The nauseating Leftist Eleanor Clift has proclaimed the Bush Doctrine of pre-emptive war to be "moribund, if not dead." I don't know where she's getting that from, but it's obviously gibberish.
It is an article of faith with those on the anti-war Left that Iraq has been a huge disaster for us. But this is a partisan perception unsubstantiated by the facts. What has the President promised in Iraq that he has not accomplished? We invaded the country and seized virtually all of it in a matter of weeks, overthrew the government, captured its tyrannical leader, killed or captured his only plausible successors, began stabilization and rebuilding efforts, and have passed on sovereignty to a government that is largely trusted by its people. Democratic rule has sprung up all across the country at the local levels, especially in the Kurdish north where we are well-liked. The Iraqis have a free press, increasing access to the outside world and its markets, and the help of the greatest military in the history of the world to see things through. Those are the fruits of pre-emption.
But here's what Clift says about the notion that a forcibly liberated Iraq is a catalyst to positive change in the Middle East:
Invading Iraq was supposed to intimidate the mullahs in Iran to curb their nuclear ambition. Instead, the Iranian nuclear program is much further along than we realized, and the mullahs are in a strong position, having just rigged their own election.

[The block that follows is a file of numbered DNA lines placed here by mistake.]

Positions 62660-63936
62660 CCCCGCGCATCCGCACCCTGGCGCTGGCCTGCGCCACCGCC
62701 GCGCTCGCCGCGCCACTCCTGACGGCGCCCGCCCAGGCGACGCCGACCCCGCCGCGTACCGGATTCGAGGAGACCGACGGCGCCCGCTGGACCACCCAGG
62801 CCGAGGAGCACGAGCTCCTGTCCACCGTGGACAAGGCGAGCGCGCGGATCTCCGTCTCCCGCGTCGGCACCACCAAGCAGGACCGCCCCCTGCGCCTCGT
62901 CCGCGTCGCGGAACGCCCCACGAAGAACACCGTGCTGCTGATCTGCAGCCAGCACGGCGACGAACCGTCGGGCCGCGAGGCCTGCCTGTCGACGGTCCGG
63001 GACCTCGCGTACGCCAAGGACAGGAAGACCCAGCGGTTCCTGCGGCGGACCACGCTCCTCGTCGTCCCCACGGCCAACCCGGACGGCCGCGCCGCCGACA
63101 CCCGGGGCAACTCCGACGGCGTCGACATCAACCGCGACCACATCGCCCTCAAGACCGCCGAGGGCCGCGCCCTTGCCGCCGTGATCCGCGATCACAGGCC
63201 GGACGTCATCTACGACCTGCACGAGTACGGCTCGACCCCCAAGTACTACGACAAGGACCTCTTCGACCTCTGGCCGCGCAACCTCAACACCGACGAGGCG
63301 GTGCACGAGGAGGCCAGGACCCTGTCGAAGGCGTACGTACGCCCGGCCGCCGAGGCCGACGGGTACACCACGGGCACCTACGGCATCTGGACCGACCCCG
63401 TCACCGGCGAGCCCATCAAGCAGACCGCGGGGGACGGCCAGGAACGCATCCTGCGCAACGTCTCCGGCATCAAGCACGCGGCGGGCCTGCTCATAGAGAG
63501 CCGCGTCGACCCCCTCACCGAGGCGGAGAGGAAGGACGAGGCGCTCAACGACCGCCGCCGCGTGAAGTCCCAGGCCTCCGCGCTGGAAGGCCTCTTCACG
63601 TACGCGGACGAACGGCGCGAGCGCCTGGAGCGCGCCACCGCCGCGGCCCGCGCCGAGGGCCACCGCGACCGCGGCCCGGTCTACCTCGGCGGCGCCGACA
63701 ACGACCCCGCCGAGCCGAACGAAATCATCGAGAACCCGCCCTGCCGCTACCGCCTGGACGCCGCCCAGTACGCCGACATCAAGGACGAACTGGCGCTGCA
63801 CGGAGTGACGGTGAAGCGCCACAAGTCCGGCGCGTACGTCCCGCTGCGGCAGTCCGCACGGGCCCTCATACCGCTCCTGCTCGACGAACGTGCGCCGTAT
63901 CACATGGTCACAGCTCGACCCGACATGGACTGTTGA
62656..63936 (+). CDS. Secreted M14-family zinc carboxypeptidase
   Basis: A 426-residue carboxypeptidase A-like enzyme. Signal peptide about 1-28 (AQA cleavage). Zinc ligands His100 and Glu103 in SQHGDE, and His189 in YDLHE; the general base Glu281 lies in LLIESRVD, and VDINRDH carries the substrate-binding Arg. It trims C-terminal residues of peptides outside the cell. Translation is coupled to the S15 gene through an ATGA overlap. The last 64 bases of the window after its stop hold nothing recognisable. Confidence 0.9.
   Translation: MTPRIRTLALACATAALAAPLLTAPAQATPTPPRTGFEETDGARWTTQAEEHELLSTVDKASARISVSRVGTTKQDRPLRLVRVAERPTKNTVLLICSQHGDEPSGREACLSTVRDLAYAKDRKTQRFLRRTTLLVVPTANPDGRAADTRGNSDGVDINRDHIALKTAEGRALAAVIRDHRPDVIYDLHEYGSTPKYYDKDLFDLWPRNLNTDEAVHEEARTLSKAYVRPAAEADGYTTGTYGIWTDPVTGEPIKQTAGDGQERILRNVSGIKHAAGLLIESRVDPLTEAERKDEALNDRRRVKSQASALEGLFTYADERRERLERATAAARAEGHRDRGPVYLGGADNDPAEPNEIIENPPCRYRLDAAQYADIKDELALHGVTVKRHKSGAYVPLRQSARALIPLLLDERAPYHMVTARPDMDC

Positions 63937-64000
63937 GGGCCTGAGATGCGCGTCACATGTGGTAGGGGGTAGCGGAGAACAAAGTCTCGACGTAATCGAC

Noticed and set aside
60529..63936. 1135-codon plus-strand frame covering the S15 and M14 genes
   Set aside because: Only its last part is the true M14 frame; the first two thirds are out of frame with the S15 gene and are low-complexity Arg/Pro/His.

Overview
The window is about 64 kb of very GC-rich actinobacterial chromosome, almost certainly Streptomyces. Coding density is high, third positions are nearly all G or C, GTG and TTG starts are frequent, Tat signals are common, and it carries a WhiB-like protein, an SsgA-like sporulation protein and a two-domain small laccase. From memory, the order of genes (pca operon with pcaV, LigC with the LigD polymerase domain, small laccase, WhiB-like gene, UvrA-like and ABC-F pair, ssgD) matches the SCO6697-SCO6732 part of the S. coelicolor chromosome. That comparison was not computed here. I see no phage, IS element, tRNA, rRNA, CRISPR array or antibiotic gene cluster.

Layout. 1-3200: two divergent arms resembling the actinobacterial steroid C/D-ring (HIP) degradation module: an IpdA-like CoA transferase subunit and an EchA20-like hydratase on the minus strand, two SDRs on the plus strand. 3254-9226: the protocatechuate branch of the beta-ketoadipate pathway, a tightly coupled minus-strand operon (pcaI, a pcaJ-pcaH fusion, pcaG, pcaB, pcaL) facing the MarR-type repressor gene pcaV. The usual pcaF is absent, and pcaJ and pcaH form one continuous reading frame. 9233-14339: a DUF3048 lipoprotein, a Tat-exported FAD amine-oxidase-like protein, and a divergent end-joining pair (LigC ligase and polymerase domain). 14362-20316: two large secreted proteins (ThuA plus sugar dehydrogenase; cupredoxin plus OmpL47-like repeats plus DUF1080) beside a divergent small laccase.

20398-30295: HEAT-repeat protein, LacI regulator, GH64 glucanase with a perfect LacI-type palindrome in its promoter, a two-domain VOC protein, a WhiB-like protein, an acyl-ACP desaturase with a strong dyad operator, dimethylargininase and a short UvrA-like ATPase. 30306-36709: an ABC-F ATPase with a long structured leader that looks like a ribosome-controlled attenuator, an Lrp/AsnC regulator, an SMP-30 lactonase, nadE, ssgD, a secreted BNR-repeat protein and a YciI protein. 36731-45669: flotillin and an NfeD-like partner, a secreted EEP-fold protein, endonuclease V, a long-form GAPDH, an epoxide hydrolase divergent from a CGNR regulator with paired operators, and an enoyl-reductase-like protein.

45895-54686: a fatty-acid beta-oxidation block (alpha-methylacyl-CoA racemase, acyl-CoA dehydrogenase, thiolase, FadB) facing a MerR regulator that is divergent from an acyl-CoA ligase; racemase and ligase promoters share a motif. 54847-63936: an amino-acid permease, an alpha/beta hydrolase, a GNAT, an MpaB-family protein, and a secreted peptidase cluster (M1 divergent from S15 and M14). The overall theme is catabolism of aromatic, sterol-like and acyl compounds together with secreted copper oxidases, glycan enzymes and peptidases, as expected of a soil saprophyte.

How is this relevant to the question of whether the doctrine of pre-emption has done good in the region? The biggest problem with this pessimistic view is that the effect has barely begun to be felt. Does Clift suppose that the IAEA would be in any position at all to make its investigations into Iran's nuclear programs if there weren't the example next door of a coalition willing to take on tyrants over this very issue?
Our work in Iraq must be given time to make its full impact known. We have not, as Bush the Elder and his containment-minded friends once feared, left a power vacuum in Iraq. What we have there now is a government working towards full sovereignty. The anti-war crowd is afraid of that because it means that Bush has succeeded. Therefore, they try to paint the situation as darkly as possible. But don't listen to them. They don't want any part of an America willing to take the war to the terrorists and their collaborators. Instead, they want to sit back and wait for the other boot to drop.
Let it drop on their heads.